Both Queen and Harrison add speed and size to a defense that added four new defensive linemen in free agency, as the front seven’s overhaul took centerstage this offseason. 

And if the Ravens are able to get Queen and Harrison as much as the team would like, they’ll have some new leading tacklers in 2020. 

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A very good day for NFL tight ends George Kittle and Travis Kelce

A very good day for NFL tight ends George Kittle and Travis Kelce

It’s been a good day for tight ends in the NFL.

To start the day George Kittle became the highest-paid tight end in the league. Shortly after, Travis Kelce signed an extension keeping him in Kansas City for an additional four years. Now it’s hard to talk about NFL tight ends and not mention either Kittle or Kelce’s name as two of the best in the league. It was only fitting that the two get paid on the exact same day.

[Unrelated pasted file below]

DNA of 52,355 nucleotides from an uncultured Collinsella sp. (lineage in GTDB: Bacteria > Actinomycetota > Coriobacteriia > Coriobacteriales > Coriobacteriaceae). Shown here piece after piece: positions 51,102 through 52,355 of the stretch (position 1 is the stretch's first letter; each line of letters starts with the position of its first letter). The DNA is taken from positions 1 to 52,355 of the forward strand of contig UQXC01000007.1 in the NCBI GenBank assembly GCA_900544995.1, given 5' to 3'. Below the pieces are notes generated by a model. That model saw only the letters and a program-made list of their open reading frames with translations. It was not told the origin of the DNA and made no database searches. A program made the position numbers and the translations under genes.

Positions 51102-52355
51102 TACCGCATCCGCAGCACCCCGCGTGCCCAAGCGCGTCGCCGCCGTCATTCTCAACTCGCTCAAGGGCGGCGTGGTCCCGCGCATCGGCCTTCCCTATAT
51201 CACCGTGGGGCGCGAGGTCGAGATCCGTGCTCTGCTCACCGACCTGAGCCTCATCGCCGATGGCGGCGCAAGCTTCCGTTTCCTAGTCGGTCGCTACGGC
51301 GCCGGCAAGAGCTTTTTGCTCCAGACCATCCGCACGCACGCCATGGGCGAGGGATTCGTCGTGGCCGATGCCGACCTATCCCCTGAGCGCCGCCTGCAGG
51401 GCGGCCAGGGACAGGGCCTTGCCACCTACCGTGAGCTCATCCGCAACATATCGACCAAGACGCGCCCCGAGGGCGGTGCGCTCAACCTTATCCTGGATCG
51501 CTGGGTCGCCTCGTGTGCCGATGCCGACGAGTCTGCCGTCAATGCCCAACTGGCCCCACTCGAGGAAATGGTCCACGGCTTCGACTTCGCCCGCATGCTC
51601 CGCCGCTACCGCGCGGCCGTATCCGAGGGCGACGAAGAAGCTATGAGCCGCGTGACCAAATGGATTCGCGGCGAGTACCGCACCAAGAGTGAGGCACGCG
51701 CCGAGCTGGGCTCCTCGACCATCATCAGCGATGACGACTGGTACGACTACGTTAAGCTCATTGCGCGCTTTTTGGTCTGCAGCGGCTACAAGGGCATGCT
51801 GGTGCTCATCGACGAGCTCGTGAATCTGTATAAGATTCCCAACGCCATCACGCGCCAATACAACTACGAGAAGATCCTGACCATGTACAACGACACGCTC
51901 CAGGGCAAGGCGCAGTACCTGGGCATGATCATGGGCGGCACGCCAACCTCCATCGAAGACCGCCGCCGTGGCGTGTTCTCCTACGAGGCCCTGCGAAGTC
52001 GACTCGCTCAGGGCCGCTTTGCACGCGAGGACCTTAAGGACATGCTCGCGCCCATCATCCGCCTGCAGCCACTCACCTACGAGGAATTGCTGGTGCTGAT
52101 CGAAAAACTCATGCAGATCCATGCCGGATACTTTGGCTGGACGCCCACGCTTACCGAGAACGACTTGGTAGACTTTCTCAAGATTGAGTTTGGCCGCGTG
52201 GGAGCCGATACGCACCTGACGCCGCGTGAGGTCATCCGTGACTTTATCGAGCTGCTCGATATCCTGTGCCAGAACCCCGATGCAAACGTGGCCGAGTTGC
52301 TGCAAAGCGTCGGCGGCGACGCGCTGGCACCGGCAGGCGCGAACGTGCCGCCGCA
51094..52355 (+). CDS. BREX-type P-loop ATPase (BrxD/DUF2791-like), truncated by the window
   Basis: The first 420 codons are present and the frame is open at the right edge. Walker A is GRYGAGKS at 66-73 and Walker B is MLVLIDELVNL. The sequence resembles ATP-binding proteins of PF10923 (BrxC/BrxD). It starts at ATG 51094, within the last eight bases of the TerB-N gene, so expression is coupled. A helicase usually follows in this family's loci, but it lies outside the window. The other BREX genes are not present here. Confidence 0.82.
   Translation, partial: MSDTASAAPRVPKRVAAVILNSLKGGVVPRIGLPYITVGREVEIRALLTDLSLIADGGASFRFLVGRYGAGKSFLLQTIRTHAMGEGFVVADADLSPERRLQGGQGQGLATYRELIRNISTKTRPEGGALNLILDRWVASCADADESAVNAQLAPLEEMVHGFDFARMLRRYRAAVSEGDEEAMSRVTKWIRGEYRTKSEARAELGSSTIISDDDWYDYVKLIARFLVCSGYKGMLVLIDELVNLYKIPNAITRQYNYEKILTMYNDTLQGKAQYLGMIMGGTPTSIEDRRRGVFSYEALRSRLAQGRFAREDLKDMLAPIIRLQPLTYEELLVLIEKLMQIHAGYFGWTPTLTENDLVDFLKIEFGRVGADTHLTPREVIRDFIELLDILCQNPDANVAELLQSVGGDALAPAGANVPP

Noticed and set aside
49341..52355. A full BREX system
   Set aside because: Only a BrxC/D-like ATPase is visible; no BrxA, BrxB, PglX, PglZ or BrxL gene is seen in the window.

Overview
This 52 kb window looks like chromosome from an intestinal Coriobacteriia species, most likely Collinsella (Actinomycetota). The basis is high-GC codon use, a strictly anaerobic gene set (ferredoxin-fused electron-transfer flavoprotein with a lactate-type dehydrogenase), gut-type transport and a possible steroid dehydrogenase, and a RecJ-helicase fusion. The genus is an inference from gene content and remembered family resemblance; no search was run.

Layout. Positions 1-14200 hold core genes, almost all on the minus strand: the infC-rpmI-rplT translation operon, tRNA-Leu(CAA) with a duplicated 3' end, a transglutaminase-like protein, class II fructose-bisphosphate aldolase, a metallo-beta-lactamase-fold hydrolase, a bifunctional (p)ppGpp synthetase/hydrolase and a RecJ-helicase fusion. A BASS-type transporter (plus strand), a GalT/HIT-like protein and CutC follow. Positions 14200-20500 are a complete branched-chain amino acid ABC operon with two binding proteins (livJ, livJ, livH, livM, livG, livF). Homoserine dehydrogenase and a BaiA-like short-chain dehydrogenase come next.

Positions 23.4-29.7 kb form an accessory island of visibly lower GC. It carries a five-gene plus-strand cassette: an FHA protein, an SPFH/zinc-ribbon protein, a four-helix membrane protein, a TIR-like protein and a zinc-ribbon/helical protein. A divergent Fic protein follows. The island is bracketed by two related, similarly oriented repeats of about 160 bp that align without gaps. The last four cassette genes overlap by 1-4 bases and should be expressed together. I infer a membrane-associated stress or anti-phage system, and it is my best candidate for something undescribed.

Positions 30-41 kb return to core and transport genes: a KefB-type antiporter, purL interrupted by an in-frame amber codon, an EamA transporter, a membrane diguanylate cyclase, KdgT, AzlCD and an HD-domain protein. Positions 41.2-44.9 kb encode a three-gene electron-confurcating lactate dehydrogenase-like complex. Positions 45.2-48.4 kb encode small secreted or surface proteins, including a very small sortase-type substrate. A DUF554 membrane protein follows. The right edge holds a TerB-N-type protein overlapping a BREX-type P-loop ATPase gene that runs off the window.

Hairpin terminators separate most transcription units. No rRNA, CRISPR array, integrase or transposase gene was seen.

Kittle and the San Francisco 49ers reached an agreement on a five-year, $75 million contract extension. Kittle deserves every penny of that deal as he’s racked up 2,945 receiving yards, the most by any tight end in NFL history after three seasons. He’s a do-it-all tight end who has great hands, blocks like a guard, and is a huge asset to the locker room.  

Meanwhile, the Kansas City Chiefs and Travis Kelce agreed to a four-year, $57.25 million extension. Kelce is a huge part of the Chiefs offense and his stats show that he’s one of the best in the league. He’s the only tight end to ever record four straight 1,000 yard seasons and he’s the fastest tight end ever to 425 career catches and 5,500 receiving yards.  

Kittle and Kelce have set the bar high with their play on the field, but they have now also set the bar for the price tag at their position that comes along with it. 


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Hard Knocks L.A. Episode 1 Recap: Anthony Lynn tested positive, Justin Herbert shines